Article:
On the other hand, the search for popularity can be a risk factor for peer-pressure related problems. As long as your child has a good friend or two, that's healthier than being “popular."

Weslandia is a good reminder that pursuing your own interests may be more important than being popular.

Encourage persistence and curiosity.

When our kids were small, we had the habit of asking everyone around the dinner table, “What did you learn today?” It was our way of encouraging curiosity. Each day each of us had to tell about something interesting we had learned. But recently I heard of an even better question: “What question did you ask today?”

Flotsam is about a boy whose curiosity about the debris on a beach takes him on a trip around the world. It’s also a good reminder of the many other ways we can encourage creativity.

Friday, February 10, 2017

5 Picture Books That Capture the Nature of Creativity

If you want to explain to kids what creativity is all about, here are 5 picture books you might like to discuss with them.

Art points to transcendancy

In David Wiesner’s wordless picture book, Sector 7, a boy and his class go to visit the Empire State Building and view the city. But it’s foggy: there is nothing to see when they get to the observation deck.

So the boy plays a trick of the imagination and makes the fog a creature/friend. Boy and foggy friend go off on an adventure to a mysterious place in the sky called Sector 7 where the boy redesigns the clouds, turning them into the shapes of fish and other sea creatures.


The story transforms a foggy, disappointing day into an magical adventure and reminds us that art helps us transcend the mundane.

The book also reminds us that a perfectly “real” picture may not be the most interesting kind of picture.

Teachers might like to use the story when a child complains that his/her art doesn't look real/right. Sometimes looking “beyond right” is better than looking right.

Art and creativity bring order out of chaos.

Art is one way we make sense of what goes on around us. We take what we see and ORGANIZE it to make sense of it. The boy in Sector 7 starts in a confusing fog and creates order - he transforms amorphous clouds into nameable objects.

One way we begin to make order is by letting two planes of thought intersect. An example of that kind of activity - connecting seemingly unrelated things - can be found in the Look-Alikes books.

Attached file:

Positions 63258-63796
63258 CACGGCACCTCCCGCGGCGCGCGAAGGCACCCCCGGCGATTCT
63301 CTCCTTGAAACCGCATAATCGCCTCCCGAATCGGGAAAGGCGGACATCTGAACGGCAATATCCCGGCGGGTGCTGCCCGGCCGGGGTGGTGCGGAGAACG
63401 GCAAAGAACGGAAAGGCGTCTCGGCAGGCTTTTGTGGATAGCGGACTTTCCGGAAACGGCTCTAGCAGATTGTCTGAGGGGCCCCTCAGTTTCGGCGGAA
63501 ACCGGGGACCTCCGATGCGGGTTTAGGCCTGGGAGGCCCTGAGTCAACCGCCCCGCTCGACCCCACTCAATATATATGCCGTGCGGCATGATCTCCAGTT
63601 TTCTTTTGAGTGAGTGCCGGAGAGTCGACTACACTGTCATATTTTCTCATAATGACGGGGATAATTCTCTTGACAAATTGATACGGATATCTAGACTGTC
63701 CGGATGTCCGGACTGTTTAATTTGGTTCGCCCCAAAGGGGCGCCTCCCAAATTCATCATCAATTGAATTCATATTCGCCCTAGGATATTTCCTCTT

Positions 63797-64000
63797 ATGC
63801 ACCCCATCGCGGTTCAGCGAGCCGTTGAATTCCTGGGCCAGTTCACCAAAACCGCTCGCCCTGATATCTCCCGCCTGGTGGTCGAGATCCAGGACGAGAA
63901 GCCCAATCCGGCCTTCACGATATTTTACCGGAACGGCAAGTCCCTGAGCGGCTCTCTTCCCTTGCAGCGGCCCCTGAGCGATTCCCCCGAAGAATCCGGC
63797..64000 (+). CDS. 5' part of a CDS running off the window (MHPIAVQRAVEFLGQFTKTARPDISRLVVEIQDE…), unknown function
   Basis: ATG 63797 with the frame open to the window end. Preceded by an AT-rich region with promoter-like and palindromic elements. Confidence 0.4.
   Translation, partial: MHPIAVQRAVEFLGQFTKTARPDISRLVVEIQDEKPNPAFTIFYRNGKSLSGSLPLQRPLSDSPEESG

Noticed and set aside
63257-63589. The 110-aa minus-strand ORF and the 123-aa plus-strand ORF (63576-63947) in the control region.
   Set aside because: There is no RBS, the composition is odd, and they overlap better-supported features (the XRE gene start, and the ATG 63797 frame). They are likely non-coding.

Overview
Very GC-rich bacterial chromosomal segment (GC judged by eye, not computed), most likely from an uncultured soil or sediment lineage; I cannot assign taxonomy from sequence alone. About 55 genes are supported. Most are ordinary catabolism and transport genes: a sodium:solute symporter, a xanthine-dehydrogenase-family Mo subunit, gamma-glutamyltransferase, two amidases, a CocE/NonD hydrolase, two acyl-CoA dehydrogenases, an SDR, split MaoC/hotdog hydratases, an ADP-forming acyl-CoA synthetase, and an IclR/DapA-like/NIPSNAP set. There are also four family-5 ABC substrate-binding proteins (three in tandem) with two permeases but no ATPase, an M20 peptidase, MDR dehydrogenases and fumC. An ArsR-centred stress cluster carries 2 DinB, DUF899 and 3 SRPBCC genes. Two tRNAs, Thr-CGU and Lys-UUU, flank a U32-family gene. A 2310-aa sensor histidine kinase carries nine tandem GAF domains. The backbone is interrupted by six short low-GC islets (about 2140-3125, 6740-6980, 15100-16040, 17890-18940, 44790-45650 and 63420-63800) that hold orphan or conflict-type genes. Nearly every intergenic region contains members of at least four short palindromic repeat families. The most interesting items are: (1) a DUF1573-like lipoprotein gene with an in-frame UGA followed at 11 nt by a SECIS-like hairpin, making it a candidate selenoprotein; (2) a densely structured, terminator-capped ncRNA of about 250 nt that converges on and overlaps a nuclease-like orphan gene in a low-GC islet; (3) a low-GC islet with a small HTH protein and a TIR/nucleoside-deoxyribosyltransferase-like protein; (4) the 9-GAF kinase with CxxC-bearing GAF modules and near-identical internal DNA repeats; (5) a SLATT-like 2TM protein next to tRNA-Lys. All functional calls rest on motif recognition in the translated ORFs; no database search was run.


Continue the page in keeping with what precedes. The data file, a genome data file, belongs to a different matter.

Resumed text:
You’ll find stacks of CD covers that look like high-rises, nut-crackers that transform into bridges, and boat masts made out of compasses. Soon you’ll being seeing all kinds of connections between what you ordinarily see and other things that they may remind you of: two planes of thought will be intersecting!

Creativity requires reflection and evaluation.

After we (1) connect ideas to create a new idea, we need to (2) test its value.

In the book Going Places, notice how both of these skills:
  • Letting two planes of thought intersect, and 
  • Testing the value of a new idea 
are used as two kids build their go-cart.


The teacher announces a competition called Going Places. Every kid gets a go-cart and all the go-cart kits are the same. But Maya, instead of using the kit as it is, glances up at a bird and lets two planes of thought intersect - a go-cart and a bird.

She makes a trial version and joins up with her neighbor, Rafael, who takes charge of evaluation. Together they make a go-cart that flies. Of course, THIS is the go-cart that wins the race.

Art and creativity require total involvement.

In order to be creative, we need to get lost in our work. We’ve all experienced this phenomenon. We’re so involved in an activity that we forget the time. We forget to eat.

Likewise, we do creative work because we WANT to. Others can’t make us be creative. A perfect illustration of this is the book Art.


Drawing is all Art wants to do. Art is so involved in his art we are left wondering, “Can you tell them apart?”

And as this book reminds us, a cheer-leader is also a great spur to creativity. A little bit later Art sees his art on the refrigerator, “Held there by magnets (stars and a heart), put there by mother, ‘cause mother loves Art.”

Art and creativity are NOT self-indulgence.

You have probably met those creative types who use creativity as an excuse for self-indulgence. Creativity, however, is not meant for self-indulgence, nor is it first of all for one’s own pleasure. The goal of creativity is the service of others.

Iggy Peck is “an architect, and has been since he was two.”


All goes fine for Iggy until he gets to grade two, and his teacher bans any discussion of architecture.
But when the class goes on a hike and arrives on an island, the bridge they have just used collapses.

The class is doomed until Iggy collects everyone’s shoelaces and builds a bridge that saves the day. Creativity isn’t about self-indulgence. It’s about service.

Art and creativity are practical.

Last of all, art and creativity are practical skills. That may come as a surprise, because  -  just think about it - in order to be creative,
  • We have to waste time,
  • We work in silence,
  • So that we can bring order out of the seeming chaos of our lives.
It seems like craziness.

But there is an increasing call for creative people.

IBM recently asked CEO’s around the world what were the top qualities they sought when hiring someone. The answer? “The ability to deal with complexity.”

When asked what qualities they found lacking in today’s workplace, they said “creativity.”
Sadly, in spite of this, tests show a decrease in creativity in today’s students.

In my next blog I’ll show you some picture books that capture the ways we can promote creative work in our students.

Thursday, February 2, 2017

How 200 People Collaborated To Create Inspiring Art